Box Office: 'Dumb and Dumber To' Wins Friday With $14.2 Million
The comedy's showing is a major win for stars Jeff Daniels and Jim Carrey; 'Big Hero 6' and 'Interstellar' are both enjoy strong holds
Dim-witted friends Harry and Lloyd are back in a big way after a 20-year hiatus.
Universal and Red Granite's Dumb and Dumber To topped the Friday box office with $14.2 million, putting the PG-13 comedy on course for a $36 million-$38 million debut in North America, enough to beat holdovers Big Hero 6 and Interstellar. On Friday, it looked like the sequel could even hit $40 million, but projections slowed as the evening wore on.
Dumb and Dumber To reunites original directors Bobby and Peter Farrelly along with stars Jim Carrey and Jeff Daniels. The story follows the lifelong friends as they search for Lloyd's daughter in hopes that she can give him a kidney. Rob Riggle, Laurie Holden, Rachel Melvin and Kathleen Turner also star in the sequel, which earned a not-so-good B- CinemaScore.
Disney's Big Hero 6 could earn as much as $34 million in its second weekend, pushing its domestic total past $100 million. That's a decline of 40 percent, similar to the hold that Christopher Nolan's Interstellar is enjoying in its second outing.
Interstelllar is pacing to take in $28 million-plus to come in No. 3. Worldwide, the Paramount and Warner Bros. title has crossed the $200 million mark, including an international total of $135.5 million through Thursday.
After Dumber and Dumber To, this weekend's only other new nationwide offering is Beyond the Lights. The romance drama grossed $2.3 million Friday for a $7 million debut, somewhat less than expected, although it did earn an A CinemaScore.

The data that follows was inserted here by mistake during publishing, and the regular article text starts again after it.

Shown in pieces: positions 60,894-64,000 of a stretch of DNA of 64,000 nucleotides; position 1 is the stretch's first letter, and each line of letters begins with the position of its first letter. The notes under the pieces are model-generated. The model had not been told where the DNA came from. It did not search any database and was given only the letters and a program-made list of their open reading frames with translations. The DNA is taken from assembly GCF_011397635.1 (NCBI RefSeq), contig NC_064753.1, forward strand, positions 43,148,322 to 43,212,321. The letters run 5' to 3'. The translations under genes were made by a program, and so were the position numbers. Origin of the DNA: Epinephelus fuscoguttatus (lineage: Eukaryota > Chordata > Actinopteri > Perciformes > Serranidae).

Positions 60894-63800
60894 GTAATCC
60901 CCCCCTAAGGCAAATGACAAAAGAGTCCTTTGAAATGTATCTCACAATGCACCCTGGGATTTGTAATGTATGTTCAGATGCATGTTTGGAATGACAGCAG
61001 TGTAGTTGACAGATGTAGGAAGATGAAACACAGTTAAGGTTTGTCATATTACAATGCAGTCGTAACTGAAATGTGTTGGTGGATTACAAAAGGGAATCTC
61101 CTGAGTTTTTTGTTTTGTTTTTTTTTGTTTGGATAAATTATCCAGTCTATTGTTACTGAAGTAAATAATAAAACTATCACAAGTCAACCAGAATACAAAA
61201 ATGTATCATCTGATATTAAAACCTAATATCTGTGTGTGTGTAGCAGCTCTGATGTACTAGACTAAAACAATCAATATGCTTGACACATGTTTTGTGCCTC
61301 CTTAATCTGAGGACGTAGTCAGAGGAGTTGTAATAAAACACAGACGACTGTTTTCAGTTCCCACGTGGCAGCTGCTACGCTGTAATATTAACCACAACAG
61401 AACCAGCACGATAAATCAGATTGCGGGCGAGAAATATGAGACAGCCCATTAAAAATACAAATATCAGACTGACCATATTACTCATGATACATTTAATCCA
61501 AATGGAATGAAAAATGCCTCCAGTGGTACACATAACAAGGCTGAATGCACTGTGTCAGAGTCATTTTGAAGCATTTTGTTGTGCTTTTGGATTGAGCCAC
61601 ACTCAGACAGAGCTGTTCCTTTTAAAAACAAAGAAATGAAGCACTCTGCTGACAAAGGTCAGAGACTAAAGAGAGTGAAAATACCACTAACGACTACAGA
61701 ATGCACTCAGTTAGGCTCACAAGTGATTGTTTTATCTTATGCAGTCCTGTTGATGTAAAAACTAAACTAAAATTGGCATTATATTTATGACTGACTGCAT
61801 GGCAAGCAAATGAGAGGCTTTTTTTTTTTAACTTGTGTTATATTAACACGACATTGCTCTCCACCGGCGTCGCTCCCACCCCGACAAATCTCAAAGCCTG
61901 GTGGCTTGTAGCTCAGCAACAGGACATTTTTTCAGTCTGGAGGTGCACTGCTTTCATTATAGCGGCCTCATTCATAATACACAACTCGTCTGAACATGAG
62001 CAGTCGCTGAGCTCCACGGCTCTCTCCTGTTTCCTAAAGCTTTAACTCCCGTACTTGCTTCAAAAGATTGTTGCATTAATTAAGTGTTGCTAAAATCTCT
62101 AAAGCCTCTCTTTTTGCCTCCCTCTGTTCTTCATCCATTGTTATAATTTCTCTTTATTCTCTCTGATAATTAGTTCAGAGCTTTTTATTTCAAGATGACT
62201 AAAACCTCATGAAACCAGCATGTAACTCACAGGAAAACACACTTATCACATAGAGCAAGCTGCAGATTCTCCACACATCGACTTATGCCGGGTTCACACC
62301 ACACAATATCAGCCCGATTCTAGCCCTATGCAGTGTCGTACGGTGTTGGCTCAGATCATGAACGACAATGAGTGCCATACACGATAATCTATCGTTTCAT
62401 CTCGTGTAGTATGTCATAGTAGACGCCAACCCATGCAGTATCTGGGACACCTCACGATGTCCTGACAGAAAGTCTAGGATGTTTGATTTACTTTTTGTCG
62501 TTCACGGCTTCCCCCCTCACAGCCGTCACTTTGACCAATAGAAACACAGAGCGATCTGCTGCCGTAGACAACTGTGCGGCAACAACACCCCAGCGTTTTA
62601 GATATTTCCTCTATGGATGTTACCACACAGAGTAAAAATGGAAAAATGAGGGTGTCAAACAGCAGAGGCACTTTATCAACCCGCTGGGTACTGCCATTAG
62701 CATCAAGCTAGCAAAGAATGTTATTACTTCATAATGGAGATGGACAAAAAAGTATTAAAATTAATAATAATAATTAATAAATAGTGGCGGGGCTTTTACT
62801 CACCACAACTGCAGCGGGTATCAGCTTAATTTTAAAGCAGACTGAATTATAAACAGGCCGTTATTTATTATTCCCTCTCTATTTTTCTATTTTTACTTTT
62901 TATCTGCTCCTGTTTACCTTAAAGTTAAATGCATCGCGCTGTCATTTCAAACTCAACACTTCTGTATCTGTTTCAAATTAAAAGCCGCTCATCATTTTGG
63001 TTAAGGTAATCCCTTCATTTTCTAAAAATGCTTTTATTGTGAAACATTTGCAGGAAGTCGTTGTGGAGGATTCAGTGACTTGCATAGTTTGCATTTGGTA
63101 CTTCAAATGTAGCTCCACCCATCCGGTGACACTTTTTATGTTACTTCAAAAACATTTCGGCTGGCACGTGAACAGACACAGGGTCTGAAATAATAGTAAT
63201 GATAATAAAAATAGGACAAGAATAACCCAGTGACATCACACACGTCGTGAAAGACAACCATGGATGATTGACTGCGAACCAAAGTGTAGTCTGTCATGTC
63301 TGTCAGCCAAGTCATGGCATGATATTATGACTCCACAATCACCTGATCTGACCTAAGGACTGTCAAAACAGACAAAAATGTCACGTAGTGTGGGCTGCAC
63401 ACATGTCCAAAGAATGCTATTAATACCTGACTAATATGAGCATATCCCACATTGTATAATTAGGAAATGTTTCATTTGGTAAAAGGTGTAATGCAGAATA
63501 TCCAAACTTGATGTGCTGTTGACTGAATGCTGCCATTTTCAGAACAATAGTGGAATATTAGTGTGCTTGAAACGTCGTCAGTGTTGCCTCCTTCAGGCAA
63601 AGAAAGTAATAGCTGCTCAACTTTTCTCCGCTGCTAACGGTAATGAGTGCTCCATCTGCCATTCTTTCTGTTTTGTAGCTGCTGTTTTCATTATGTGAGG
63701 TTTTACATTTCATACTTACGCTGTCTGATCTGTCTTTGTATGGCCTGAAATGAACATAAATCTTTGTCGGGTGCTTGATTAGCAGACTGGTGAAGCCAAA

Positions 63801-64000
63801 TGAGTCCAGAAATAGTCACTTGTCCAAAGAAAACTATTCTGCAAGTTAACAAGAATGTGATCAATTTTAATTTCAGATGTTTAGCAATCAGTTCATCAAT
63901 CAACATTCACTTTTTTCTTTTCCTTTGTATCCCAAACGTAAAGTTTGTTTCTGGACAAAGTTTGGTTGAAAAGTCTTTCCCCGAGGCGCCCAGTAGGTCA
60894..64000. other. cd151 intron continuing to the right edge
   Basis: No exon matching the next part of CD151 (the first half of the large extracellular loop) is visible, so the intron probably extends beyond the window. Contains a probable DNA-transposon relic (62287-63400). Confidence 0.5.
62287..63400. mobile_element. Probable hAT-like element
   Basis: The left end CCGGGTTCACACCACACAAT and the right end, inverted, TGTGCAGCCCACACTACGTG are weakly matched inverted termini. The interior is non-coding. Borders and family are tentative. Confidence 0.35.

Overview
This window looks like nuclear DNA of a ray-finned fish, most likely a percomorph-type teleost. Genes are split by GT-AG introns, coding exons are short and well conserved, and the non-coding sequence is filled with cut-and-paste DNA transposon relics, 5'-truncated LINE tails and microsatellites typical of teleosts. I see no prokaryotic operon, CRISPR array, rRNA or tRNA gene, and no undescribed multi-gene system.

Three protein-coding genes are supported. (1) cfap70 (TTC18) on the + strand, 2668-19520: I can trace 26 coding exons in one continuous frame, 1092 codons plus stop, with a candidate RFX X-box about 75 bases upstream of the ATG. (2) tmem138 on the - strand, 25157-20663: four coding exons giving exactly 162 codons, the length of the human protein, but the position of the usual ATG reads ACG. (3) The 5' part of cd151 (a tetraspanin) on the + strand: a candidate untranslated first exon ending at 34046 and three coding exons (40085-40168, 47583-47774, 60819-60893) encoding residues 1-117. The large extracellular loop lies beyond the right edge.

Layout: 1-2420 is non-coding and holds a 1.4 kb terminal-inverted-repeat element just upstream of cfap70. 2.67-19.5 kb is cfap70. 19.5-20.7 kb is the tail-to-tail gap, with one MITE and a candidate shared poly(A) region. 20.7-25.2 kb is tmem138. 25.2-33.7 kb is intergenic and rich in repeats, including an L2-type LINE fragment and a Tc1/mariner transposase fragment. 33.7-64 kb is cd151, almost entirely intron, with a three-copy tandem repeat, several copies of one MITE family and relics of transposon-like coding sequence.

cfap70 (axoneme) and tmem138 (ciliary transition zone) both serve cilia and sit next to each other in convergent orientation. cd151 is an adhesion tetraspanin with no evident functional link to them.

Beyond the Lights tells the story of a Rihanna-like singer (Gugu Mbatha-Raw) on the rise who falls for a cop (Nate Parker) after he saves her from a suicide attempt. The $7 million film is from Relativity, Undisputed Cinema and Homegrown Pictures in association with BET Films.
Written and directed by The Secret Life of Bees helmer Gina Prince-Bythewood, the PG-13 title is the first movie to come out of Relativity's new multicultural division and is opening in 1,750 theaters. It also stars Minnie Driver, Richard Colson Baker and Danny Glover.
The specialty box office sees a flurry of action as awards season heats up, including the limited debut of Sony Pictures Classics' wrestling drama Foxcatcher, from director Bennett Miller and starring Steve Carell and Channing Tatum; Open Road's Rosewater, marking Jon Stewart's directorial debut; and Saban Films and Roadside's The Homesman, directed by Tommy Lee Jones.
Foxcatcher appears to be faring the best and could finish the weekend with a theater average of $40,000 or better from six locations.
Nov. 14, 12:30 p.m. Updated with weekend projections.